A friend wanted to file a U.S. trademark application, but knew about a similar trademark that is used exclusively outside the U.S. Should she rush to file an application here, or would she be preempted by a foreign trademark registration?
The answer, of course, is maybe. Section 44(d) of the Lanham Act, also known as 15 U.S.C. Section 1126(d), provides, among other things, the following:
Right of priority. An application for registration of a mark … shall be accorded the same force and effect as would be accorded to the same application if filed in the United States on the same date on which the application was first filed in such foreign country: Provided, that—
(1) the application in the United States is filed within six months from the date on which the application was first filed in the foreign country.
This means that if a would-be competitor from a foreign country has not applied for registration in the U.S. within 6 months from when they filed the application in the foreign country, they would not be able to trump an intent-to-use application that you file in the U.S. P.T.O., provided that you file first.
The moral of the story: do some background research on the foreign mark’s registration status in its native country. If the registration is more than six months old, run (do not walk) to the United States Patent and Trademark Office (USPTO) and file an intent-to-use (or an actual use) application.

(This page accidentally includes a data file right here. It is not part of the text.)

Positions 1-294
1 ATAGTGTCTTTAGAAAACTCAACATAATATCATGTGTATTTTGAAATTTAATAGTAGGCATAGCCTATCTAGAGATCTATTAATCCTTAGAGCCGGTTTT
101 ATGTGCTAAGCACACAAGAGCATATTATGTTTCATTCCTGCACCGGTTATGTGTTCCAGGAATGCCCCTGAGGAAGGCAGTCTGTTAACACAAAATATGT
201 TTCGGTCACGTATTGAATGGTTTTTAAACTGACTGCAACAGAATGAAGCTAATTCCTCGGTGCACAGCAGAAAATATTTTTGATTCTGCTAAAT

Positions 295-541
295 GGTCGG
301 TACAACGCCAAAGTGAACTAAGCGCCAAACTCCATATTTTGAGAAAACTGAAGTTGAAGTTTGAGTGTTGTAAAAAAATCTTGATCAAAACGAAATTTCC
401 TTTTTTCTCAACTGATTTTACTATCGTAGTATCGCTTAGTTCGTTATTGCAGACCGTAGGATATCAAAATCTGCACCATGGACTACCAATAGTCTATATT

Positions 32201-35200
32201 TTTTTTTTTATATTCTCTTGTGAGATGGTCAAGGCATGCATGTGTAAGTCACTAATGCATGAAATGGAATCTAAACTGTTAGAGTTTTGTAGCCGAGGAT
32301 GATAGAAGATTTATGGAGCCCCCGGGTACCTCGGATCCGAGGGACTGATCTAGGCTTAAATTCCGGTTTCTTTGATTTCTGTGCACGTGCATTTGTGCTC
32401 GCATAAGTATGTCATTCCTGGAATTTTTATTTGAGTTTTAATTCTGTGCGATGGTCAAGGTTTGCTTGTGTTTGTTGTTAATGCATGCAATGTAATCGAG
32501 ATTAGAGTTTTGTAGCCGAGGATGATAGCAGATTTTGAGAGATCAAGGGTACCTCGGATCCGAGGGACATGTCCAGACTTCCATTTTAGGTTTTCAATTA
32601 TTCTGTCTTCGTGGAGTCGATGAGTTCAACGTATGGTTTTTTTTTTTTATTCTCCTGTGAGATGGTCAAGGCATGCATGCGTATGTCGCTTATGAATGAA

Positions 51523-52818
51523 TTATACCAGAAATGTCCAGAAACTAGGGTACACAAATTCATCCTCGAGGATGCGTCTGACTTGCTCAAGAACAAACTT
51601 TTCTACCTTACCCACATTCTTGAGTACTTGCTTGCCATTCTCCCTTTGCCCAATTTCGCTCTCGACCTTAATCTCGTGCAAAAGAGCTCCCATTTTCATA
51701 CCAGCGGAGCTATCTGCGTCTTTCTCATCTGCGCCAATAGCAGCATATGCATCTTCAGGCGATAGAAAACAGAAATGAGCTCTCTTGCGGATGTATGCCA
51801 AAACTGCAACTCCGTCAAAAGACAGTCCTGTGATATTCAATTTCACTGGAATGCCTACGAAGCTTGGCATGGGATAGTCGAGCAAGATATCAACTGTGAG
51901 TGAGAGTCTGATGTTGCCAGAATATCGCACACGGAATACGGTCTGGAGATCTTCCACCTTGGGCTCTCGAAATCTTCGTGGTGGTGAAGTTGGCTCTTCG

Alternatively, foreign registrants should also be aware of this provision to use it to their advantage. A foreign registrant with a bona fide intent to use its trademark in the United States should apply for registration in the USPTO within six months of applying to the foreign country’s trademark office – or you may be shut out from registering the mark in the U.S. by a U.S. applicant who files first.
Kaufman & Kahn is available for further questions and assistance as to your particular circumstances. This website is intended to be a source of information, but not of legal advice. Therefore, please do not consider this information, or any email correspondence, to be an invitation for an attorney-client relationship, or rely on the information provided herein as legal advice for any purpose.